See more of the story

Keep your garden looking its best with a bit of deadheading. Removing faded flowers can promote repeat bloom on some plants, encourage fuller, more compact growth and tidy up the garden.

Use a bypass pruner or deadheading snips to remove faded flowers. These tools have two sharp blades like scissors. This results in a clean cut that closes quickly, leaving your plant looking its best.

The type of flower will influence how and where to make the cut. In general, remove the stem of faded blooms back to the first set of healthy leaves or nearby flower buds.

Deadhead flowers like salvia, veronica and snapdragons by removing faded flowers to encourage more blooms. Make cuts below the faded flower and above a set of healthy leaves or new flower stems.

Encourage additional blossoms and improve the Shasta daisy's appearance by removing faded flowers. Prune back just above a set of healthy leaves.

Cut the flowers of Armeria, coral bells and other flowers back to the base of the flower stems that arise from the foliage. This improves the appearance and encourages more blooms on some of this type of flowering perennial.

Plants like daylilies and balloon flowers require a bit different care for a tidier look. Remove the individual blooms as they fade. Once bloomed out, you can cut the flower stem back at the base. Allowing the faded flowers to hang on the stem until it is all bloomed out won't hurt the plant, it just detracts from the plant's overall beauty.

Removing fading flowers of fuchsia and lantana will prevent the plants from going to seed and encourage more blooms. Remove any berries that do form to keep these plants flowering.

Some plants like impatiens, cuphea and calibrachoas are self-cleaning. Old blossoms fall off the plants as new flowers form, eliminating the need for deadheading.

Deadhead heavy seeders like columbine to reduce the number of seedlings and contain the spread. Or allow some seeds to develop if you have space to fill or want lots of seedlings to transplant to new garden beds.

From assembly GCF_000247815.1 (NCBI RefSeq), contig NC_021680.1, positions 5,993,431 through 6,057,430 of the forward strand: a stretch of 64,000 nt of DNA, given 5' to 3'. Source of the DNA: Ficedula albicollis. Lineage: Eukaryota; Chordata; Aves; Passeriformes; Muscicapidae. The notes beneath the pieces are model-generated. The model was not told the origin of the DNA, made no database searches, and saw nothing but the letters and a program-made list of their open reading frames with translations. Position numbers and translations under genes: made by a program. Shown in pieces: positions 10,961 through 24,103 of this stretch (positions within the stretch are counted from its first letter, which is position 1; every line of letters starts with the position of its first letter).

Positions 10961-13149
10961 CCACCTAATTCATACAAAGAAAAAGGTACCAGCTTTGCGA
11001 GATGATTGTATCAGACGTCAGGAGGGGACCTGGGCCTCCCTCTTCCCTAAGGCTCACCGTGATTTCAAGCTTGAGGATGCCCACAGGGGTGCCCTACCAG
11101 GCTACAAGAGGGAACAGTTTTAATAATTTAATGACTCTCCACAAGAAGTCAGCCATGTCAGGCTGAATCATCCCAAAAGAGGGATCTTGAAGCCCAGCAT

Allow seedheads to develop on coneflowers, rudbeckias and other plants that provide winter interest and food for the birds.

Remove flowers as they appear on coleus to promote more compact growth. Late-blooming, flowerless varieties and self-branching coleus hybrids reduce or eliminate time spent on this task.

Consider skipping the deadheading of late-blooming perennials. This allows them to prepare for winter and form seedpods for a bit of winter interest.

Improve the appearance of leggy plants with long stems and few leaves with a bit of pruning. Cut back further into the leafy stem when deadheading to encourage fuller growth as well as more flowers.

Make deadheading part of your regular garden maintenance. Investing time throughout the season will help keep your garden looking its best.

Melinda Myers has written more than 20 gardening books, including "The Midwest Gardener's Handbook" and "Small Space Gardening." She hosts the Great Courses' "How to Grow Anything" DVD series and the syndicated "Melinda's Garden Moment" program on TV and radio.